The IPR Strategy recognizes explicitly that IPRs create a host of ways for innovators to extract value and reward, and that each is valid. It recognizes that businesses should not be hampered in finding new models to value their IPR. Most strikingly for the standards world, the Communication expressly recognizes in the context of standardization that licensing is an important part of it and that “many European companies nowadays generate a large part of their revenue through licensing of their IP portfolios (page 5)”. The IPR strategy only refers to standardization once, at page 5, and it is interesting that the text looks only at the importance of IP licensing regimes (and by implication the success of the current FRAND patent policy underlying the global standards world), not only in fostering take up for standards, but in incentivizing repeat contributions to allow the standards to evolve…..


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Upcoming: A Single Market for IPR – Necessary, but not comprehensive enough

Tuesday, June 7th, 2011

The Communication of the European Commission about a “Single Market for Intellectual Property Rights” provides a comprehensive approach of initiatives covering all relevant Intellectual Property Rights (IPRs). However, the approach is not comprehensive enough to boost innovation in Europe……


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Upcoming: Putting Knowledge into Practice

Monday, June 6th, 2011

Most European-based institutions – not least the European Commission – consider IPRs to be an important aspect (among other issues) in the EU’s ability to compete in the global economy, as EU growth and jobs are hampered when ideas, brands and products are counterfeited and pirated.


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Standards as Crucial Element for the Implementation of the Single Market in Services

Tuesday, May 31st, 2011

The extension of the European legislation, i.e. the New Approach, on the European standardisation system to extend it to services was overdue reflecting the crucial and – despite the economic crises – still increasing relevance of the service sector for the economic development of the European economy.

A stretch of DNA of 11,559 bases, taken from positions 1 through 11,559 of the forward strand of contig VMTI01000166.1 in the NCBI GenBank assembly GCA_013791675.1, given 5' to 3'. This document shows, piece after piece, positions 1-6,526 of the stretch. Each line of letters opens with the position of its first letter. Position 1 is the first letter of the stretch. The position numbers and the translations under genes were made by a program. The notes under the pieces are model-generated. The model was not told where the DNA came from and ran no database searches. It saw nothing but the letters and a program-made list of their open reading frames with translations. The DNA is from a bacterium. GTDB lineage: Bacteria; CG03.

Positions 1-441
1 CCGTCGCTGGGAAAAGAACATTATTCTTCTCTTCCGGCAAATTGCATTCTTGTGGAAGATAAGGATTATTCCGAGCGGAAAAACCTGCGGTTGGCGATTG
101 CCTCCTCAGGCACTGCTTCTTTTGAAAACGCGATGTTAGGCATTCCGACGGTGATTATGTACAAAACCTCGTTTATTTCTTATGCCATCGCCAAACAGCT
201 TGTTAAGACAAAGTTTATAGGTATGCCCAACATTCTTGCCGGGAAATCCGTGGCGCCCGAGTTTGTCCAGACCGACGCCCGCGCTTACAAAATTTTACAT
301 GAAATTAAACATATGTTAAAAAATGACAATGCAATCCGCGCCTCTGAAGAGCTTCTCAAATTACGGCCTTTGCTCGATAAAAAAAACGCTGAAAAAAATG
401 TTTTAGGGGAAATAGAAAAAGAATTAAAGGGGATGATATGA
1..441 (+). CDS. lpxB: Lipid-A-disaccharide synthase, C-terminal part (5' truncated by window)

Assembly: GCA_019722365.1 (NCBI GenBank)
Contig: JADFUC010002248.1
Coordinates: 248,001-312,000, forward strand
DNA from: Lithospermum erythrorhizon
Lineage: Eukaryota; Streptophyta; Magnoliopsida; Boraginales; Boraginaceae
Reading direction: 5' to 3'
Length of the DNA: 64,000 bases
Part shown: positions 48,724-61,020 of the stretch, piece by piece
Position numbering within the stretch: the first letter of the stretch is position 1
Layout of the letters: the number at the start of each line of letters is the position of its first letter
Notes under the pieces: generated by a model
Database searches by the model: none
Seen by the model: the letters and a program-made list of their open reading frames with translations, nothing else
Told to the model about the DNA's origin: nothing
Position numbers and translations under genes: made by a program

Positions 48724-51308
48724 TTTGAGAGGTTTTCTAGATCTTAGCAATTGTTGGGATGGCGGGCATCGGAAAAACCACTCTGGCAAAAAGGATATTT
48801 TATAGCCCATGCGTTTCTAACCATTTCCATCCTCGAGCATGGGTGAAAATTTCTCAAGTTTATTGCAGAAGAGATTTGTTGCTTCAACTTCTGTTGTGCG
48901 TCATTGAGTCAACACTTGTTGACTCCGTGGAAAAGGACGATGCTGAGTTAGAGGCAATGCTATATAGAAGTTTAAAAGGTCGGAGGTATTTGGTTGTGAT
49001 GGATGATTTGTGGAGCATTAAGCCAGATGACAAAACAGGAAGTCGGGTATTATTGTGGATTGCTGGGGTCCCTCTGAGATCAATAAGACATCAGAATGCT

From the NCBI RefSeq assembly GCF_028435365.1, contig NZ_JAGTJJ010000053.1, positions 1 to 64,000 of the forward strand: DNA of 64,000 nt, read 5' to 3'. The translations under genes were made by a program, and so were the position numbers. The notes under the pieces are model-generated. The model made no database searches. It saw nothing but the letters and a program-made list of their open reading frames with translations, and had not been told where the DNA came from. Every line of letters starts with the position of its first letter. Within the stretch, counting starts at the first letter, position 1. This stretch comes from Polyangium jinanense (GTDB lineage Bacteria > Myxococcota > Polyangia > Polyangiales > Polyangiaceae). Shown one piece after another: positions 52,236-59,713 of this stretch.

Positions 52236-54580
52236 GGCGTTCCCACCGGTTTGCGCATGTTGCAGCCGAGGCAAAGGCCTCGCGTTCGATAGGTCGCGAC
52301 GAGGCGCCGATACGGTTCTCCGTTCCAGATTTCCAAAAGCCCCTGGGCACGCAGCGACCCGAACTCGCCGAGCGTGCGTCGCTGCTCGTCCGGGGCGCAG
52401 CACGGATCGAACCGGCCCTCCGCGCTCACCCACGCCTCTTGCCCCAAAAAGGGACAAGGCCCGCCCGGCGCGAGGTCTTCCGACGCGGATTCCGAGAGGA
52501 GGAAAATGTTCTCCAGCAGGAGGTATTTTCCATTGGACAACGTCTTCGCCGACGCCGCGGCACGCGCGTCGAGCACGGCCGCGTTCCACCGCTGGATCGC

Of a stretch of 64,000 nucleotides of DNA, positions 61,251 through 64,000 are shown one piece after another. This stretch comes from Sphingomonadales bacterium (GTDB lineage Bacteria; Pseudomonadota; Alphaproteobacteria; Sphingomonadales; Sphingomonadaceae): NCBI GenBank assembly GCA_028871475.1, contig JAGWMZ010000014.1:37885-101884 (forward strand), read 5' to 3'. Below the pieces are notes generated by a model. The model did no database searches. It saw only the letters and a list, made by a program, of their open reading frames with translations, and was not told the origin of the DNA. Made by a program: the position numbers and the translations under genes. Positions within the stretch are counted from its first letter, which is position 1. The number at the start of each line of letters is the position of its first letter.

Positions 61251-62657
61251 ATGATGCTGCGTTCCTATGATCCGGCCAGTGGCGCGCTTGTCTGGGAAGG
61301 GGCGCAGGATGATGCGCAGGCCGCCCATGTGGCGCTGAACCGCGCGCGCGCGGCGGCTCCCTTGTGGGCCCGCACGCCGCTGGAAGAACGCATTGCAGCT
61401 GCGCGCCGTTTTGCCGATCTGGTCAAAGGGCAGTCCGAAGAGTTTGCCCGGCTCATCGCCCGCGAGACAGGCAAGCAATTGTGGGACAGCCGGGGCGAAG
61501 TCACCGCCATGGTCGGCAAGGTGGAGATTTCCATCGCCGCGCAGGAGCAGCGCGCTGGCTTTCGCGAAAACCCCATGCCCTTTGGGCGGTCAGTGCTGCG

Due to the different modes of service trade, European standards for services do not only promote the traditional trade of services, but also the other forms like foreign direct investments in service companies. This removal of barriers will increase the competition in service markets. However, the full potential of service standards for the promotion of trade, competition and employment will only be exploited if a sufficient number of service standards are available.
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A Tale of Three Cities

Wednesday, May 11th, 2011

The launch of concurrent efforts to implement standards-based infrastructural re-engineering of massive proportions in three separate political, geographic, and economic settings provides an unparalleled opportunity to compare what works – and what doesn’t – in the modern world.  Those settings are China, Europe and the United States.

Consider the differences:


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Week in Standards – Week 16, 2011

Wednesday, April 20th, 2011

As we near the end of the month and the Easter break, a lot has happened in the world of standards. Next week, we will post a monthly summary but for this week, here are the latest developments in Standards. Please feel free to leave any comments/suggestions in the comment section below.
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Worth Reading: A Tale of Two Tragedies – A plea for open standards

Monday, April 18th, 2011

A Tale of Two Tragedies – A plea for open standards” by Maurits Dolmans – published recently in the “International Free and Open Source Software Law Review” (www.ifosslr.org/ifosslr) – contrasts and compares the benefits of royalty-free licensing to that of FRAND in the context of the European ICT sector and examines a number of proposed criteria for defining an Open Standard.